My hunch (though I can't really prove it) is that some Catholics view the Catechism (as published during JPII's papacy) as a post Vatican-II document that therefore cannot be fully relied upon to faithfully present the fullness of Catholic teaching on some issues. I suspect that even this latest publication of the Catechism is suspicious to some.

Ed
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Oct 23rd 2013 new
And there are some on here that think that since the Catachesim of the Council of Trent was before the super council of Vatican 2 it's useless as well. Error in both directions.

In fact it has been recommended that one read BOTH.
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Oct 23rd 2013 new
(quote) ED-20630 said: My hunch (though I can't really prove it) is that some Catholics view the Catechism (as published during JPII's papacy) as a post Vatican-II document that therefore cannot be fully relied upon to faithfully present the fullness of Catholic teaching on some issues. I suspect that even this latest publication of the Catechism is suspicious to some.

Ed
Yes I believe that you are correct Ed.
Question 14
What are we to think of the New Catechism?

This question illustrates the fundamental differences between the SSPX and the Conciliar traditionalists or conservatives. These latter are often seen defending both the traditional Latin Mass and the new Catechism but not openly attacking either the Novus Ordo Missae or Vatican II.

The SSPX on the other hand defends the traditional catechisms and therefore the traditional Latin Mass, and so attacks the Novus Ordo Missae, Vatican II and the new Catechism, all of which more or less undermine our unchangeable Catholic faith.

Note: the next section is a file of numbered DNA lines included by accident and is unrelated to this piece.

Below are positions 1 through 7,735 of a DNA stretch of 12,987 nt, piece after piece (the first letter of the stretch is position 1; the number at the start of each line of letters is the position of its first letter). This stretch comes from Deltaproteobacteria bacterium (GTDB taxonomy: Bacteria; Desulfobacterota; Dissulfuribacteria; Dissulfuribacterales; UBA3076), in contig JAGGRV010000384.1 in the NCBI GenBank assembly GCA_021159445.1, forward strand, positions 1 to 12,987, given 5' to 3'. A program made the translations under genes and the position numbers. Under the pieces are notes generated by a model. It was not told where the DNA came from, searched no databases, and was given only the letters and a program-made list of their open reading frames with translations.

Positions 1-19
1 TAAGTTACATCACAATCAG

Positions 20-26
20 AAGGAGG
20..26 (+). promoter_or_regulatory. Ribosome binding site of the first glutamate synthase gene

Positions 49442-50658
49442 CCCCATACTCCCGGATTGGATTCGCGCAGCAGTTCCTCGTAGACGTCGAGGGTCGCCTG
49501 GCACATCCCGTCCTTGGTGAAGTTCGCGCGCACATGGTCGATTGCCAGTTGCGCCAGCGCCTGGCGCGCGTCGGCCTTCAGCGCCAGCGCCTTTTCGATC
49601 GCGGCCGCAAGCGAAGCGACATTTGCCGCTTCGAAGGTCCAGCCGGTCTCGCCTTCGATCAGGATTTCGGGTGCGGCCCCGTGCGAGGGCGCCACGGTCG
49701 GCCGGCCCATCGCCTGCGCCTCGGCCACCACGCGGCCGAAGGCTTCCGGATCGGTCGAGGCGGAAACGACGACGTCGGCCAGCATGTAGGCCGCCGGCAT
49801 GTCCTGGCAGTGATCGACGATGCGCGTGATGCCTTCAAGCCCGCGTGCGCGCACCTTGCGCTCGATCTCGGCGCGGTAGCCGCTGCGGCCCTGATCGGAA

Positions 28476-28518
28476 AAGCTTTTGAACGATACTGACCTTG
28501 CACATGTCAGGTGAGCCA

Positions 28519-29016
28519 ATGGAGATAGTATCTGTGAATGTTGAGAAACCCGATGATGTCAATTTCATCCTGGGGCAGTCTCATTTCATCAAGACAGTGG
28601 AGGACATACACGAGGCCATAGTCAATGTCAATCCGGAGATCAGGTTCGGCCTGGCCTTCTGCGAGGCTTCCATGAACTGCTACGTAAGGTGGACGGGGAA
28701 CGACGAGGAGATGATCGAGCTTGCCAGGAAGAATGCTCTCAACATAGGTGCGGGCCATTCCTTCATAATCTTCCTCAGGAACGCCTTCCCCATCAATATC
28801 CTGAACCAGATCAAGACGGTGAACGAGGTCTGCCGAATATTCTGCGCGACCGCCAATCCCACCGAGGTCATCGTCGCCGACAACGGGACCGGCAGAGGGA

Conservatives defend the Catechism of the Catholic Church for its re-affirmation of teachings silenced or denied by out rightly modernist catechisms; the Society rejects it though because it is an attempt to formalize and propagate the teachings of Vatican II. Pope John Paul II agrees with this:

The Catechism was also indispensable (i.e., as well as the 1983 Code of Canon Law), in order that all the richness of the teaching of the Church following the Second Vatican Council could be preserved in a new synthesis and be given a new direction. (Pope John Paul II, Crossing the Threshold of Hope, London, Jonathen Cape, 1994, p. 164)

One need but consider the 806 citations from Vatican II, a number which amounts on average to one citation every three-and-a-half paragraphs throughout the 2,865 paragraphs of the Catechism.

In particular, the novelties of Vatican II appear in the following paragraphs:

  • an infatuation with the dignity of man (225; 369; 1700; 1929...),

  • such that we may hope for the salvation of all the baptized (1682ff),

  • even non-Catholics (818),

  • or those who commit suicide (2283),

  • and of all the unbaptised, whether adults (847),